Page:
Not anymore. When this album's second single, 'Don't Upset The Rhythm', was chosen to front a Mazda ad campaign, the track catapulted straight into the charts at number two. Cool points might have been dropped, but all of a sudden Noisettes were much more than a hip name to drop. They became - quite unexpectedly - a pop force to be reckoned with.
It has to be mentioned that the the thrilling '…Rhythm' is something of a red herring. There's nothing as pacey or absurdly instant as that track here, but anyone reeled into buying this album via the single's piercing hook won't be disappointed. Shoniwa, guitarist Dan Smith and drummer Jamie Morrison have crafted a wonderful mash-up of musical styles, which means their first hit single acts as a springboard for the rest of the album, not an albatross that drags it down. Wild Young Hearts is certainly a more polished and commercial effort than their debut, but it's no less heartfelt because of it.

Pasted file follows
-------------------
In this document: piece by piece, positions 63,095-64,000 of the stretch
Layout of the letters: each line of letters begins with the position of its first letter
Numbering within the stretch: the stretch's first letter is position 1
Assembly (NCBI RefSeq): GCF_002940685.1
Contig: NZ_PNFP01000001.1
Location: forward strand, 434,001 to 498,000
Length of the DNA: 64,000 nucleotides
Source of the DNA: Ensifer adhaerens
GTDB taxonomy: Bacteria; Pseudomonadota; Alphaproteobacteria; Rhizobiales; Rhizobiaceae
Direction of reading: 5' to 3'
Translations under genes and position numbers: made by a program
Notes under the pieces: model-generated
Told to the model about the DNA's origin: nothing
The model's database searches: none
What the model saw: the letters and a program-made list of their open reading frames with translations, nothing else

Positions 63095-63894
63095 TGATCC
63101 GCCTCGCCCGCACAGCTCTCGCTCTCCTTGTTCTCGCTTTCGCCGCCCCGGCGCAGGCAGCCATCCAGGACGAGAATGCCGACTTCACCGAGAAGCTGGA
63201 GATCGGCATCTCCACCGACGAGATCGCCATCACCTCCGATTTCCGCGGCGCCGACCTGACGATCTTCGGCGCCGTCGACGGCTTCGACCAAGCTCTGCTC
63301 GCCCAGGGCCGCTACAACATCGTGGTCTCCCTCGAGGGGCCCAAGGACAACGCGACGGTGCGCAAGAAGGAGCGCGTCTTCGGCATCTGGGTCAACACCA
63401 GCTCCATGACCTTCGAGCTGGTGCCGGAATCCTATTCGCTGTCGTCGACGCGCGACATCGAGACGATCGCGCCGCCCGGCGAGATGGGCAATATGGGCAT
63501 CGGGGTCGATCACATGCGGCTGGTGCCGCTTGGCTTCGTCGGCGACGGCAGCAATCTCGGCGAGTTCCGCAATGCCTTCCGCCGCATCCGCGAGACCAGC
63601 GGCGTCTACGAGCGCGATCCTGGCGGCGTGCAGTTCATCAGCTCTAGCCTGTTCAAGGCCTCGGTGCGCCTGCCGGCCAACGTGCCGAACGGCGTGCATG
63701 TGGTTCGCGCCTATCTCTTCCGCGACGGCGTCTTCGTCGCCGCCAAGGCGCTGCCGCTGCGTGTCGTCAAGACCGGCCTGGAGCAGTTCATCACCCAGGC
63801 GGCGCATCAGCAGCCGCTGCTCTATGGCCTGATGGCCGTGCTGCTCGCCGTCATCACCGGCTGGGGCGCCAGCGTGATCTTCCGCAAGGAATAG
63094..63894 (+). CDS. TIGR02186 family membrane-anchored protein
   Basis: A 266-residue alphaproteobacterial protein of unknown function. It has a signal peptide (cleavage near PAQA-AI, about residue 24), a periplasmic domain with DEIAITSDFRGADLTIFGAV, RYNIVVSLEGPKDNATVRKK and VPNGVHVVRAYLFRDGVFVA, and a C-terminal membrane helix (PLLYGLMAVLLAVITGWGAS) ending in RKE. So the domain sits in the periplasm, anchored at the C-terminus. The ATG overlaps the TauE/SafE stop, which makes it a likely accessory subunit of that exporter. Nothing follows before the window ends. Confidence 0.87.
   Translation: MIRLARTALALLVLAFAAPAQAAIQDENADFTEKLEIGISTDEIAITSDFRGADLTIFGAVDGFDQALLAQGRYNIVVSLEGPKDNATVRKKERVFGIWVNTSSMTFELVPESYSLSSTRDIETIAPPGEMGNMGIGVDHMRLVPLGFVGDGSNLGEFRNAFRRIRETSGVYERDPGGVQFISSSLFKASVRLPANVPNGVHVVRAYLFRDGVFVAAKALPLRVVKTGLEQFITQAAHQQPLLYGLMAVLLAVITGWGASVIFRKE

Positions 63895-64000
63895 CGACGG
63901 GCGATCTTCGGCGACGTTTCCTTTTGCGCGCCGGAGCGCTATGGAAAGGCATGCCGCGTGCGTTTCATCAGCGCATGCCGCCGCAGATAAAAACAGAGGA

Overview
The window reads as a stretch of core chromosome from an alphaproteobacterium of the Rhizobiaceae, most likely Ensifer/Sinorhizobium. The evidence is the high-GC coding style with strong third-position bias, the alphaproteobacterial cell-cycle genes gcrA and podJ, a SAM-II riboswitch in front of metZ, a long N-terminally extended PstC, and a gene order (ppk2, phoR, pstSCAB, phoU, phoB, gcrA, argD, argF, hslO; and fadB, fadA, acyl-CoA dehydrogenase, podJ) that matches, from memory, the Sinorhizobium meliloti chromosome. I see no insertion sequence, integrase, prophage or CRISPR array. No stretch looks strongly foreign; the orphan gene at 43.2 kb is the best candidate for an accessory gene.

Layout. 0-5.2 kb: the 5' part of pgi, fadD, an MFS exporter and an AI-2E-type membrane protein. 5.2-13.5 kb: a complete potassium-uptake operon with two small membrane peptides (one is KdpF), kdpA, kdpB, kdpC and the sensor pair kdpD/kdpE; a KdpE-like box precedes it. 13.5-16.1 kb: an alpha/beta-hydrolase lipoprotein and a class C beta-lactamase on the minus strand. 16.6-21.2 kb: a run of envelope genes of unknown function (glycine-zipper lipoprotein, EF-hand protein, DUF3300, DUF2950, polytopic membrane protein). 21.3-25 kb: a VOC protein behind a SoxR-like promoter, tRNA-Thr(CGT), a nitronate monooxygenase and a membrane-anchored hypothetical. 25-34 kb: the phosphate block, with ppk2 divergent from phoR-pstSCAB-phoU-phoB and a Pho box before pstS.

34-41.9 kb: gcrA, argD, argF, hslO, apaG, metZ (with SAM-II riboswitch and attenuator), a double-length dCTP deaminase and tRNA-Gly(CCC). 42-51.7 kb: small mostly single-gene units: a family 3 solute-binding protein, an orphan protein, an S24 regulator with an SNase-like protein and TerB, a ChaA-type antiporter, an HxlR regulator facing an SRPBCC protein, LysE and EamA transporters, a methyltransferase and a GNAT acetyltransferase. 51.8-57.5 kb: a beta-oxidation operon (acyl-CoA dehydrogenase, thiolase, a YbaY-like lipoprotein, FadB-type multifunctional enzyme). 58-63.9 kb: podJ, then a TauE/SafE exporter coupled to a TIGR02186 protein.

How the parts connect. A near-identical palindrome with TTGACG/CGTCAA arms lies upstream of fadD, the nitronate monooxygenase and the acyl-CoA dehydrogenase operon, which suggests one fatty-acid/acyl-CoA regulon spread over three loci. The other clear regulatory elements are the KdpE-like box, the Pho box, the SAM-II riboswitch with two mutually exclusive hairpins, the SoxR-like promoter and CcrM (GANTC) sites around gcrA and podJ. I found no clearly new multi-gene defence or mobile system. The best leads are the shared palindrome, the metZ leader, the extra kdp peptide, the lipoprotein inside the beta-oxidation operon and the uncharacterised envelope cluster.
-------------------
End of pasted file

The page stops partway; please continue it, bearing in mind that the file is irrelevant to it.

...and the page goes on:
The highlights come thick and fast. First track 'Sometimes' is a smoky acoustic teaser for what's to come, while 'Saturday Night' joins '...Rhythm' on the indie dancefloor but with more sparkle and sheen. 'Beat Of My Heart' and 'So Complicated' sound like a female-fronted first-album Strokes, though they're held together with real emotional intensity rather than detached cynicism. Meanwhile, 'Never Forget You' is possibly the best of the lot - a flawless Spector-esque nugget accidentally parachuted into 2009 like some long-lost 60s classic.
It's not perfect - sometimes you wish for more of the reckless spirit of the band's first album to rescue the slower moments. But even weaker tracks like the Harper Lee-referencing 'Atticus' and closer 'Cheap Tricks' have the Noisettes trump card of Shoniwa. Thanks to her vocals, which land somewhere between Macy Gray and former Morcheeba singer Skye Edwards, she and her bandmates have sailed past the supposedly difficult second album with style and ease.